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Thursday, April 05, 2007

Ivy Rowe, born in 1900, is a young girl growing up in the Appalacian mountains of Virginia, a middle child of a family with many children, both dead and alive. Though her life is characterized by hard work, poverty, and parental neglect, she possesses a sense of wonder and beauty that gives her joy despite her failure and disappointments. The book is collection of her letters written to the many people who intersect her life: pen pals, friends, parents, siblings, and children. Ivy is an open, perceptive, gentle, and unreserved soul, and her letters are a pleasure to read. Ivy’s distinctive voice and the detailed rendering of mountain life (and later, mining town conditions) are the strengths of this book. It is impressive how deftly the author plunges into the lives and circumstances of the characters, even with subtle details of plumbing, housework, and botany.

It was sad and a little disturbing to see Ivy, such a vigorous and sprightly girl, get caught up in the same errors and unhappy circumstances that she witnesses in her own mother’s life. She sees her mother ground down early by poverty, toil, grief, and too much childbearing. Her mother could not guide her children as she should have; first Beulah, Ivy’s sister, then Ivy herself become pregnant while unwed. Ivy gives up pursuit of an education because of her pregnancy; she foregoes books and learning, things she truly loves, because she cannot see the ultimate end of her course of action.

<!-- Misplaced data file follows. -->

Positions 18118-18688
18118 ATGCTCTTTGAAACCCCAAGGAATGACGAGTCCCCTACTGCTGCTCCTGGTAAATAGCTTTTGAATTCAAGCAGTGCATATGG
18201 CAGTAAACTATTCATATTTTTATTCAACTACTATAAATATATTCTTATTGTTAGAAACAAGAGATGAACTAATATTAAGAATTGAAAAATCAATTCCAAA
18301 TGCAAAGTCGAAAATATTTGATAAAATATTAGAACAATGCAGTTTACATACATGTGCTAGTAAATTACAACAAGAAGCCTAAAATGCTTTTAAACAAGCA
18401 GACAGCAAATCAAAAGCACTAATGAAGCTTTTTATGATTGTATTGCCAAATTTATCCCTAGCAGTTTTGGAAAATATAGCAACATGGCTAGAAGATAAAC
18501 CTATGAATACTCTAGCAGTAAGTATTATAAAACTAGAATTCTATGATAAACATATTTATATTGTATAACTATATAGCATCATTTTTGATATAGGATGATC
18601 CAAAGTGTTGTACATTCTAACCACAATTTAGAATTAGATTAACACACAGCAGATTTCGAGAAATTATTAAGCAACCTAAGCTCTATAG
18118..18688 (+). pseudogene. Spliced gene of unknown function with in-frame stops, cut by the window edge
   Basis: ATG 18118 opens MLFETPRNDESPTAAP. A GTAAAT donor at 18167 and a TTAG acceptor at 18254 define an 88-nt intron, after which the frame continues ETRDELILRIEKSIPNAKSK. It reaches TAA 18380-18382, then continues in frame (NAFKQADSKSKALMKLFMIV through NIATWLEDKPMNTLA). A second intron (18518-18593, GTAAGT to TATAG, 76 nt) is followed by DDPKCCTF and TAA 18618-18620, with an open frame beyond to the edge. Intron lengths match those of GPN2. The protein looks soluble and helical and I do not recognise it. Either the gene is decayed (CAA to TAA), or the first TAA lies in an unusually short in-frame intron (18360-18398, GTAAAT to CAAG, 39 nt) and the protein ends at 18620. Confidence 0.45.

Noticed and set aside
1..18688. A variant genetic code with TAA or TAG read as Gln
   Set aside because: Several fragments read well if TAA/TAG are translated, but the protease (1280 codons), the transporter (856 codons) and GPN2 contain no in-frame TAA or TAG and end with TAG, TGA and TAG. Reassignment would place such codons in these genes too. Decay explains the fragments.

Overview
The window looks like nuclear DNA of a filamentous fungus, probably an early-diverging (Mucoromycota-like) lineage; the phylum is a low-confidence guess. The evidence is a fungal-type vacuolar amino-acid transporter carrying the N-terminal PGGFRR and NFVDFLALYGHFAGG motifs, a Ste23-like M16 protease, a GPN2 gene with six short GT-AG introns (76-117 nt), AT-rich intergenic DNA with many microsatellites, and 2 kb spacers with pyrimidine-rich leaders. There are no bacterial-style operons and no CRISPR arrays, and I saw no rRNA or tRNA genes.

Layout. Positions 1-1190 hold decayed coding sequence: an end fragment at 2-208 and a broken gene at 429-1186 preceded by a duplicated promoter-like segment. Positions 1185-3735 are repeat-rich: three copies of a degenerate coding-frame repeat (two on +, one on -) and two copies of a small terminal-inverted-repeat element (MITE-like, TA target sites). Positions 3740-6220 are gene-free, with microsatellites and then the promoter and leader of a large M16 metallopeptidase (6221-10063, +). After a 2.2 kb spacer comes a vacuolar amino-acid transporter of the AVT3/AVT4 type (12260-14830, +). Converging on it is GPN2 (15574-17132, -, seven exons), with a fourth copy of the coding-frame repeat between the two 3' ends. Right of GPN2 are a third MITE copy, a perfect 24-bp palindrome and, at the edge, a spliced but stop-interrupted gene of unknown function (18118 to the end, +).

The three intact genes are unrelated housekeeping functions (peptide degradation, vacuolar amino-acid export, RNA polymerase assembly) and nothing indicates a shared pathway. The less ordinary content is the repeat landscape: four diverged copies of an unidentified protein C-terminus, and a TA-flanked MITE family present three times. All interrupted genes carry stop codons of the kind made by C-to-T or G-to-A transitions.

There is a paradoxical tendency in Ivy’s character to act according to her principles in some areas and be wholly dictated by other people (men, mostly) in others. Ivy’s strong feelings about family and heritage lead her to work hard for family unity and to keep her parent’s farm functioning. She values books and learning, so she exerts considerable willpower to continue to study; she loves her disabled sister, and so goes to great lengths to protect her from unfeeling strangers. Yet she never develops guiding principles with regard to her sexuality. Rather, she is strangely suggestible and tractable. In so many parts of her life, Ivy forms opinions and acts forcefully upon them, but maintains a blind spot for her sexual self. It is a contradictory flaw that unfortunately determines how her life unfolds.

Title:Fair and Tender Ladies
Author:Lee Smith
Date published:1988
Number of pages:316


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